Print 128 comment(s) - last by superstition.. on Nov 17 at 5:40 PM

Mac lusts for PC's Blu-Ray ability.  (Source: Microsoft via YouTube)

Mac also seems to fantasize that he and PC are the female and male protagonists of Avatar.  (Source: Microsoft via YouTube)
"It's Blu-Ray -- it's built in," PC to awestruck Mac

For all the things Macs lack -- pre-installed FlashUSB 3.0, Blu-ray, and more -- you'd think that'd there'd be more clever commercials from Microsoft taking a jab at their fruity competitor.  While commercials like Laptop Hunters hinted at such things, they didn't just lay it out there.

Fortunately for Microsoft that's exactly what its new commercial does.  

In the commercial Mac and PC (laptops, not "guys", mind you) are flying aboard an airplane (conveniently named Windows 7).   As the pair settle in the PC fires up a Blu-ray movie --
Avatar.  Mac is awestruck.

"What is that?"

PC nonchalantly responds, "Oh it's Blu-Ray, it's built in -- you want to watch?"

Hesitant Mac ends of being sucked in to the awe of HD movies as he fantasizes of himself and PC as the female and male protagonists of 
Avatar.  Needless to say he ends up watching the whole film.

(We're not positive on this one, but the commercial may also have been making fun of the MacBook aluminum unibody cases' tendency to collect dust and grime, as the stewardess ask the Mac if it needs a dusting.)

So is it fair for Microsoft to be making fun of Apple's Blu-ray incompetence?

After all, on the one hand the standard is still very young.  While Blu-ray movies are becoming pretty ubiquitous, they're still more expensive (generally) than DVDs, and not everyone even has a Blu-ray player yet.

On the other hand, for a brand that brags about its media savvy, it seems odd to not to give customers access to the highest-quality video discs out there.  And the commercial isn't quite as in your face as the old "Get a Mac" spots -- it's more cartoony and cute.

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RE: pretty funny.
By The Raven on 11/15/2010 11:44:34 AM , Rating: 2
MS's Xbox HD-DVD drives work on Macs from what I've read.
<irony police turn their badges in>

RE: pretty funny.
By tastyratz on 11/15/2010 2:19:55 PM , Rating: 2
Well there is your answer.
You certainly cant expect a mac to support any new modern standard whether it be blu ray, usb3, or sata 6gb.

but it sure is shiny.

RE: pretty funny.
By bfellow on 11/15/2010 4:18:22 PM , Rating: 2
Apple is (still) on the BDA while Microsoft was supporting HD-DVD with its Xbox 360. It is ironic they are on opposite sides of the fence now the HD disc wars have ended.

RE: pretty funny.
By name99 on 11/15/2010 5:13:47 PM , Rating: 2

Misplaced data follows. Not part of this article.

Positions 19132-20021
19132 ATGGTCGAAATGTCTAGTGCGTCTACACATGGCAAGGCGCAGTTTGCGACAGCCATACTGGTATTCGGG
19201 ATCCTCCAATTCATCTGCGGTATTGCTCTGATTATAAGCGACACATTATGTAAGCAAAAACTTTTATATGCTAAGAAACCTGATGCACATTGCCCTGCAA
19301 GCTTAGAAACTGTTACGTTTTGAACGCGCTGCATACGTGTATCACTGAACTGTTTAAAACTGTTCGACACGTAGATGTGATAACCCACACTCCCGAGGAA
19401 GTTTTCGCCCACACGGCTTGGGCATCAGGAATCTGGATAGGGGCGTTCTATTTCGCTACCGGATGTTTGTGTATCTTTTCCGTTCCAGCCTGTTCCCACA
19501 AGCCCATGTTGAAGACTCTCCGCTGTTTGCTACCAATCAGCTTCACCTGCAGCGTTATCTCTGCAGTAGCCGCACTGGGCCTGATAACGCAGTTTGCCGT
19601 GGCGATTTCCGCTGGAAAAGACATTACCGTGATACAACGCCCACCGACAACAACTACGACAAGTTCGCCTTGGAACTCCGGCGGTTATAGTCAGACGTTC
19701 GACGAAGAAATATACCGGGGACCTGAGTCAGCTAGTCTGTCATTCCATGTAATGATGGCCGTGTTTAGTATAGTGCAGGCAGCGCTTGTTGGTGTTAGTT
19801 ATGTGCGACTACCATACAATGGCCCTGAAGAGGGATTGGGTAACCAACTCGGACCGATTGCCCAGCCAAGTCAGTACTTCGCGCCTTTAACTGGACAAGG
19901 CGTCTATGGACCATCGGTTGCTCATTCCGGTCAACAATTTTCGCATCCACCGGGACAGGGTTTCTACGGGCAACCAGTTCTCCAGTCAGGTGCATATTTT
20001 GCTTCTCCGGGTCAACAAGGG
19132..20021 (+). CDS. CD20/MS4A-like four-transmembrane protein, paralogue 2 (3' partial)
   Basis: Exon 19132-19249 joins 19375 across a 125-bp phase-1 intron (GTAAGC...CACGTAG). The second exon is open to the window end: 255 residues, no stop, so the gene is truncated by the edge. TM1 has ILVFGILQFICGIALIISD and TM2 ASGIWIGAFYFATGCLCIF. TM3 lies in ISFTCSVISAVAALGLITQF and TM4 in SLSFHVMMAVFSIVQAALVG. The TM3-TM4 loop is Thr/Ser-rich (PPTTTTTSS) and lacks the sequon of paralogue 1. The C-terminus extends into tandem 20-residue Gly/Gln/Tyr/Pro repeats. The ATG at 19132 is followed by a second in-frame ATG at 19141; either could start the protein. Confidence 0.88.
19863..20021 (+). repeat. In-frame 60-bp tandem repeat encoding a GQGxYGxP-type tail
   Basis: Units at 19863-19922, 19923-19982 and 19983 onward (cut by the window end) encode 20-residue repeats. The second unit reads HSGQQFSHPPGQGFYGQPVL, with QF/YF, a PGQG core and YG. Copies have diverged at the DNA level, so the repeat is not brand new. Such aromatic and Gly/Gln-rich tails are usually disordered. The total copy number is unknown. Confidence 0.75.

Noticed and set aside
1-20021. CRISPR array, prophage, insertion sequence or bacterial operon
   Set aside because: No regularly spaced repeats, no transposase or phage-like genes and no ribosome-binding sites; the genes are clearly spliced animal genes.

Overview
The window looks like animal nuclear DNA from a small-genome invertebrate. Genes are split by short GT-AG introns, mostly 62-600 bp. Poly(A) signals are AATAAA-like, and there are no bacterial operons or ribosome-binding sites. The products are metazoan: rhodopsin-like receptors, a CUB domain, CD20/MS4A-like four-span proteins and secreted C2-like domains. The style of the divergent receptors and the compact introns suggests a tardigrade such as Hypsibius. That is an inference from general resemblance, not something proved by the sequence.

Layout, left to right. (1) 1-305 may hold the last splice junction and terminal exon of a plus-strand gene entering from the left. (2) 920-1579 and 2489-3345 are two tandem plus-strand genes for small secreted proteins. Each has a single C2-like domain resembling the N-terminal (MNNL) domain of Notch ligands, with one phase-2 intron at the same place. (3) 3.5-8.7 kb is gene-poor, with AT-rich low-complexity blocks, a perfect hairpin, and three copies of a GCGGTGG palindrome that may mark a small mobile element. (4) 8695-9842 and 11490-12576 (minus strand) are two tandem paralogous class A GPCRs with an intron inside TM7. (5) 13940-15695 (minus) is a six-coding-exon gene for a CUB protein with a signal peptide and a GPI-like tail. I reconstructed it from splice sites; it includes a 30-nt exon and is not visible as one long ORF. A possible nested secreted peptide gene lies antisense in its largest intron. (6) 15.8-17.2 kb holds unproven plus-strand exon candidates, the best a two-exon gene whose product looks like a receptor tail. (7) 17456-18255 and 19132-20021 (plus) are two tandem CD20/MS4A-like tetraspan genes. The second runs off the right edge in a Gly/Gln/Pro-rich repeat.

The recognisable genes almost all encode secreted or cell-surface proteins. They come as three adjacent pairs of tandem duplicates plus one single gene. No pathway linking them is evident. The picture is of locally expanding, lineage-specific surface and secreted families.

Which is why Apple partnering with Intel is the prime mover behind LightPeak?
And is doing every bit as much as MS to try to main-stream parallel programming?
And pushed computing on GPUs earlier and further than MS?
And designed and shipped AltiVec which remains, even today, vastly more elegant and capable than SSE 4.2 or whatever Intel is up to now?
And shipped multi-touch in usable form, first in phones, then on trackpads, way before the Windows world?

Meanwhile your forward-looking world held onto floppies for 10 years past their sell-by date, is still stuck with BIOS rather than EFI (how are those 3TB drives working out for you?), and, in this very thread, is defending optical storage --- a technology that is where floppies were fifteen years ago --- clearly on its way out.

RE: pretty funny.
By The Raven on 11/16/2010 10:21:37 AM , Rating: 2
Well cited everyone-should-know-this-by-now data from Wikipedia...
In 1983, Bell Labs at Murray Hill published a comprehensive discussion of touch-screen based interfaces.[9] In 1984, Bell Labs engineered a touch screen that could change images with more than one hand. In 1985, the University of Toronto group including Bill Buxton developed a multi-touch tablet that used capacitance rather than bulky camera-based optical sensing systems.[5] A breakthrough occurred in 1991, when Pierre Wellner published a paper on his multi-touch “Digital Desk”, which supported multi-finger and pinching motions.[10][11] Various companies expanded upon these inventions in the beginning of the twenty-first century. Mainstream exposure to multi-touch technology occurred in 2007 when the iPhone gained popularity, with Apple stating they 'invented multi touch' as part of the iPhone announcement,[12] however both the function and the term predate the announcement or patent requests. Publication and demonstration using the term Multi-touch by Jefferson Y. Han in 2005 predates these.[13]